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Meet Truman Kewley of Goodwork in DTLA

Today we’d like to introduce you to Truman Kewley.

Thanks for sharing your story with us Truman. So, let’s start at the beginning and we can move on from there.
When I was a kid, I loved watching movies. On hot summer days with no a/c in the house my family would go to the theater at 11am for the first screening, sneak a bunch of food in, and not leave the theater till we had seen three movies and the sun had set. I always said movies and TV raised me. Anyways, as a young boy I would see someone get shot in a movie and I would be amazed! I knew they weren’t actually getting shot but I would wonder, how did “they” make it look so real?! Back then the internet was still new. I started looking up how movies were made. The amount of information was much more limited but over the years more and more resources became available online. I would look up scripts, behind the scenes write ups, visual effects breakdowns, what editing programs were used, what cameras were used, special effects make up, etc. I was just really curious and genuinely enjoyed finding out new information about how movies were made. I had dropped out of high school and was working full time at 16 delivering entertainment magazines to the major studio lots around LA. Eventually I took a high school equivalency exam and applied for city college. At city college, I only enrolled in classes that sounded interesting such as sociology of deviants, piano, zoology and of course some film classes. I was taking a writing for television course and the professor enjoyed the way I would answer questions in class and asked if I would be interested in doing a mentorship in addition to the course. I said yes. One morning I woke up and said that’s it I know what I want to do with my life. I’m going to work in film production. The same day I went to the financial aid office of the school and applied for a loan for books and rent and whatever else I had said. A few weeks later I had been approved for a little over 10k in loans. As soon as the loan money hit my account, I dropped out of city college and bought a camera, lenses, a couple cheap lights, a laptop with a bootleg version of final cut pro and some audio gear…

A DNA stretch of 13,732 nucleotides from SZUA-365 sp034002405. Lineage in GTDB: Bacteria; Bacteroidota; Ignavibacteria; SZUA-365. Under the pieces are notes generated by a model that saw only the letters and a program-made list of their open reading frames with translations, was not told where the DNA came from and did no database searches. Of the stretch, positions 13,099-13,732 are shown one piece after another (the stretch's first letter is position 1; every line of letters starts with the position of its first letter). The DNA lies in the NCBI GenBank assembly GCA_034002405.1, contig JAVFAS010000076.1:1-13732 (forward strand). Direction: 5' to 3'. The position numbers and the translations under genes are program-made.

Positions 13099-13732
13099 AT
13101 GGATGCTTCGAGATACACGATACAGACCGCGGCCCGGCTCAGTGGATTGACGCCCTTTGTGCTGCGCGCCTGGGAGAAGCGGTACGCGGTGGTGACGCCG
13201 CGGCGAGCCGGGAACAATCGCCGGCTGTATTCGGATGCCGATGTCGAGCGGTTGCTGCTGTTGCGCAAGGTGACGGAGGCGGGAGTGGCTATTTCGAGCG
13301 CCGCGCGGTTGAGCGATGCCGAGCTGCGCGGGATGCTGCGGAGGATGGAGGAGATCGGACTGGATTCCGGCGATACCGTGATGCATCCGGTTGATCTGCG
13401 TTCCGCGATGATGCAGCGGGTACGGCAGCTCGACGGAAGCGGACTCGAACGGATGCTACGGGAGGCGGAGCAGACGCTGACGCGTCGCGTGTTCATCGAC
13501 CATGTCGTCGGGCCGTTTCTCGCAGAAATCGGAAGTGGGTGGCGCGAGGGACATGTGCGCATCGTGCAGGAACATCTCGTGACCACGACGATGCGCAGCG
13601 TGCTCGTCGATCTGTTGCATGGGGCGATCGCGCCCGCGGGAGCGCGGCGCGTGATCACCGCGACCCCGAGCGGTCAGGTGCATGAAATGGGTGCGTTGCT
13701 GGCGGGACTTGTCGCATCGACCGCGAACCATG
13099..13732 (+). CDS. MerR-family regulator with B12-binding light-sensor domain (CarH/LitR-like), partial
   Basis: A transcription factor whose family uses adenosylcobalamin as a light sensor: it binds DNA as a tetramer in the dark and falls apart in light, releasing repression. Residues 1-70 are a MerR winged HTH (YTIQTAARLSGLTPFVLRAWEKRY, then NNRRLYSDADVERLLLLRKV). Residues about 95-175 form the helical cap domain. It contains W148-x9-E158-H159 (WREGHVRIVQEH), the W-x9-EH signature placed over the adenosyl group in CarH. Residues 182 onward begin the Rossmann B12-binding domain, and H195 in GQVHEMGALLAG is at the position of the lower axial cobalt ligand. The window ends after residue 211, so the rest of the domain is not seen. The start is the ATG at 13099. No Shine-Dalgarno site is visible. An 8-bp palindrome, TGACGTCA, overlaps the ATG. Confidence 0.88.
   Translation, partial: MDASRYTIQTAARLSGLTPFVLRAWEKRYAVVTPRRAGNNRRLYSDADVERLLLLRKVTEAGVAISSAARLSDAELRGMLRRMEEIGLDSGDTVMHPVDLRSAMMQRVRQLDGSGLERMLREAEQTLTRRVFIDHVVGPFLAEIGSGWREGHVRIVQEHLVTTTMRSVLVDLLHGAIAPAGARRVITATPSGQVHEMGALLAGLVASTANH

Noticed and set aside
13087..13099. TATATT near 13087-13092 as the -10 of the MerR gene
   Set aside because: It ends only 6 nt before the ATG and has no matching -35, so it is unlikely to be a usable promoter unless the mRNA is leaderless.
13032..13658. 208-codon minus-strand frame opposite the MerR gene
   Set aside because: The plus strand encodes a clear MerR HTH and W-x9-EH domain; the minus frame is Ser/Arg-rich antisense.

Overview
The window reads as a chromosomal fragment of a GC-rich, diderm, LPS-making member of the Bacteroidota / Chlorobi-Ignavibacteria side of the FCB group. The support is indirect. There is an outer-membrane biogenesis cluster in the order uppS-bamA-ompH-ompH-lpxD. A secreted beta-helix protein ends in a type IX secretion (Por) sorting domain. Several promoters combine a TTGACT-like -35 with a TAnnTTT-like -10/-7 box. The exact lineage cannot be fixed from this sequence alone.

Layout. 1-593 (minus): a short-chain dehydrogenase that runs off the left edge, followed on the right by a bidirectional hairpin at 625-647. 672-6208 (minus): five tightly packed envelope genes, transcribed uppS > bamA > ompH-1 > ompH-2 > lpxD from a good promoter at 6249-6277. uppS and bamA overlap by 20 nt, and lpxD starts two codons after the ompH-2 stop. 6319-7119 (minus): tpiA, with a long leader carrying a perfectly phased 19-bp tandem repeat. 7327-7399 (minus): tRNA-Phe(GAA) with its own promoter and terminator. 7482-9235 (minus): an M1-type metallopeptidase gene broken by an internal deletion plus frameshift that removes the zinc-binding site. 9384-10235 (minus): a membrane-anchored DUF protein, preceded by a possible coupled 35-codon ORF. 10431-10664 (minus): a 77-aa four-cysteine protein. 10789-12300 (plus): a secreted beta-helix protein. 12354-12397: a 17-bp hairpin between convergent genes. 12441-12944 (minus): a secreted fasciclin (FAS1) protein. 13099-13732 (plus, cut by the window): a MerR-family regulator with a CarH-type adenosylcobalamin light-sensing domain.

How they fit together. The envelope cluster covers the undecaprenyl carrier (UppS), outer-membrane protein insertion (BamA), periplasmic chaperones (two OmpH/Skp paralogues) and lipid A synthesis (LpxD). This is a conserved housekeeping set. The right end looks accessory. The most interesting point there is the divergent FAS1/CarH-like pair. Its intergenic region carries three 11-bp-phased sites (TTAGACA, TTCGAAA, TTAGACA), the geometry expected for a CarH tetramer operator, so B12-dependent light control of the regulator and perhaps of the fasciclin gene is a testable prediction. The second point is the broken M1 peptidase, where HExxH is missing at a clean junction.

Overall, has it been relatively smooth? If not, what were some of the struggles along the way?
I just had a goal and was willing to shoot and/or edit anything anyone would let me work on for free for years. I didn’t care what it was. I was still working a normal job full time but spent all my off time working on projects and building a portfolio. Eventually after building the practical knowledge and experience I started getting paid gigs. As the years went on the jobs got bigger and I was working with more clients then I could handle on my own. I was fortunate enough to retain repeat clients and have enough work to hire other hard-working creative people. We are constantly growing and learning to make sure every project we are on we do good work.

Alright – so let’s talk business. Tell us about Goodwork – what should we know?
Right now in the current state of the world we are known best for creating and designing dope 2D and 3D animations for artist and record labels! We’re doing a lot of animated lyric videos and visualizers and we’re having a lot of fun doing them! We also offer full-service production, post production and VFX. Over the years I’ve been lucky to work with super talented and creative photographers, videographers, producers, editors and animators. So, I decided to start the collective called Goodwork. Where a client can reach out about social media assets and one of our VFX guys are on it within the hour and have deliverables same day. At the same time, we have a team of animators designing a complex big budget animation as well as a photoshoot for an album cover at our studio space. Our goal with every project is to create good work. Big or micro budget we have creatives on standby ready to showcase what they can do. We always strive to live up to our name no matter what the project is.

Any shoutouts? Who else deserves credit in this story – who has played a meaningful role?
I’ve had so much help it’s too long of a list but I got to shout out the good folks at Epic Records, definitely my Treacherous Records family and all the people creating Goodwork!

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